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Guilford v. State

Supreme Court of Wyoming

November 23, 2015

PHILIP GLENN GUILFORD, Appellant (Defendant),
v.
THE STATE OF WYOMING, Appellee (Plaintiff)

Appeal from the District Court of Albany County. The Honorable Jeffrey A. Donnell, Judge.

For Appellant: Thomas A. Fleener, Fleener Law, LLC, Laramie, Wyoming; Tim Newcomb, Appellate Consultation, Laramie, Wyoming; Cody Jerabek, Third Year Law Student. Argument by Mr. Jerabek.

For Appellee: Peter K. Michael, Wyoming Attorney General; David L. Delicath, Deputy Attorney General; Jenny L. Craig, Senior Assistant Attorney General; Joshua C. Eames, Assistant Attorney General; Charlotte M. Powers, Assistant Attorney General. Argument by Ms. Powers.

Before BURKE, C.J., and HILL, DAVIS, FOX, and KAUTZ, JJ.

OPINION

Page 1016

DAVIS, Justice.

[¶1] Philip Guilford appeals from a felony conviction for driving a vehicle while under the influence of intoxicating liquor or controlled substances (DWUI).[1] We affirm.

ISSUES

[¶2] Guilford advances two issues that we reorder and restate as follows:

I. Is Wyo. Stat. Ann. § 31-5-233(b)(iii)(C) (LexisNexis 2015) unconstitutionally vague as applied to Guilford's conduct?

II. Were Guilford's attorneys constitutionally ineffective in failing to present evidence relating to the concentration of alcohol and tetrahydrocannabinol (THC) in his blood?

FACTS

[¶3] After drinking beer at a friend's home in Laramie on July 24, 2013, Guilford left for his mountain cabin alone sometime between 11:00 p.m. and midnight. Approximately thirty miles west of town, and around 1:00 a.m. on July 25, he rolled his Toyota Tacoma pickup onto its passenger side off the north edge of the graveled Dutton Creek Road. He had just crossed under Interstate 80, and he climbed over an elk fence to reach the highway, where he was eventually found by Trooper Devries of the Wyoming Highway Patrol.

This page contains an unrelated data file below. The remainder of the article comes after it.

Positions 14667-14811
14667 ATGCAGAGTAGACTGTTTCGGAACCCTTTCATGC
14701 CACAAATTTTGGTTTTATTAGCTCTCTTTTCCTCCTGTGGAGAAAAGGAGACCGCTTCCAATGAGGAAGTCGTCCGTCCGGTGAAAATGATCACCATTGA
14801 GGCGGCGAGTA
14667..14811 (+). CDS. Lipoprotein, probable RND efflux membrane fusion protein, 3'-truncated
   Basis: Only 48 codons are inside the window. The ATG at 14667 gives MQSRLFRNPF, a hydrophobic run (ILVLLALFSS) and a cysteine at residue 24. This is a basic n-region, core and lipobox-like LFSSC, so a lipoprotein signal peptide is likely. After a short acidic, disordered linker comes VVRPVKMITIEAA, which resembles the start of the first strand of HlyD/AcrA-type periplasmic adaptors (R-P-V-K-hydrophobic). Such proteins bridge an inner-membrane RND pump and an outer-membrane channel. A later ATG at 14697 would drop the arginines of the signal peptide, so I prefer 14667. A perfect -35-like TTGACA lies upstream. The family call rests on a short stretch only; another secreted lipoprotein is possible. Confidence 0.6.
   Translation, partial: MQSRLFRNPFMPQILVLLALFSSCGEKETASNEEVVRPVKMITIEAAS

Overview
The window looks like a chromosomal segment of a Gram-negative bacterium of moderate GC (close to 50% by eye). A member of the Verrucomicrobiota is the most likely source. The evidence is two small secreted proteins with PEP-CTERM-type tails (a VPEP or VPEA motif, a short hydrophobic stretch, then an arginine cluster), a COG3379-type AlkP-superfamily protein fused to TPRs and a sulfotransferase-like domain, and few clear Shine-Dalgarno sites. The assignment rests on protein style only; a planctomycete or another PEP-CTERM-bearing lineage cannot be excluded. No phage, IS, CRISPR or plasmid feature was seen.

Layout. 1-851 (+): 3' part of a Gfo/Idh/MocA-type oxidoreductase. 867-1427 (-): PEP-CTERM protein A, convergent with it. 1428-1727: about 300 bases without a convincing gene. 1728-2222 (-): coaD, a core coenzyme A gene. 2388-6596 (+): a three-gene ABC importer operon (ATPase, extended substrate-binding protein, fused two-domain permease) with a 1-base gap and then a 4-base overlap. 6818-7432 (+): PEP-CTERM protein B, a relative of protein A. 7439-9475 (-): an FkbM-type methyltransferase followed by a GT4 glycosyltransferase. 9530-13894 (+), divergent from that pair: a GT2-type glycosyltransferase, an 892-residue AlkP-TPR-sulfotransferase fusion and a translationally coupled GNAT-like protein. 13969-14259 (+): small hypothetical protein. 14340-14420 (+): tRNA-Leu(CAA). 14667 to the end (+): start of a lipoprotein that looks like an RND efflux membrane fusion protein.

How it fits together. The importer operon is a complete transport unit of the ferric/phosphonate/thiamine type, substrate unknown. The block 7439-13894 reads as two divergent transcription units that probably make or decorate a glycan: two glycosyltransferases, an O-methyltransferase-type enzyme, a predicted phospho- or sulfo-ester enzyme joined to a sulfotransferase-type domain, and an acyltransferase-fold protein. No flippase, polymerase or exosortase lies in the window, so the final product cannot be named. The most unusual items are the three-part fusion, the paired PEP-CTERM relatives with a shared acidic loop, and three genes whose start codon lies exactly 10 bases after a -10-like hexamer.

[¶4] Corporal Yates of the Albany County Sheriff's office met the trooper on the interstate at approximately 3:20 a.m. He questioned Guilford briefly, and noted red eyes and slurred speech, as well as the distinct odor of an alcoholic beverage. Yates then accompanied the ambulance sent to transport Guilford to the hospital in Laramie and instructed Deputy Williams to locate and begin an investigation of the crash site.

[¶5] Deputy Williams left I-80 at the Cooper's Cove exit and drove east on Dutton Creek Road until she came upon Guilford's truck in the proximity of milepost 10. The scene presented somewhat of a puzzle because nothing in the roadway or the surrounding prairie indicated that the truck had been involved in a full rollover. It appeared to have rolled only a quarter of a turn onto its side, but the hood had been severely damaged, the windshield and rear window were shattered and missing, and what appeared to be fragments of a missing camper shell were still attached to the bed of the truck.

[¶6] After a tow truck arrived to remove the Toyota, Deputy Williams drove east on Dutton Creek Road until she spied a camper shell in a field at approximately milepost 9. Also scattered around that area were a ladder, a cooler, a green bag, Guilford's cell phone, and painting supplies. In the green bag, the deputy found Guilford's driver's license, his ...


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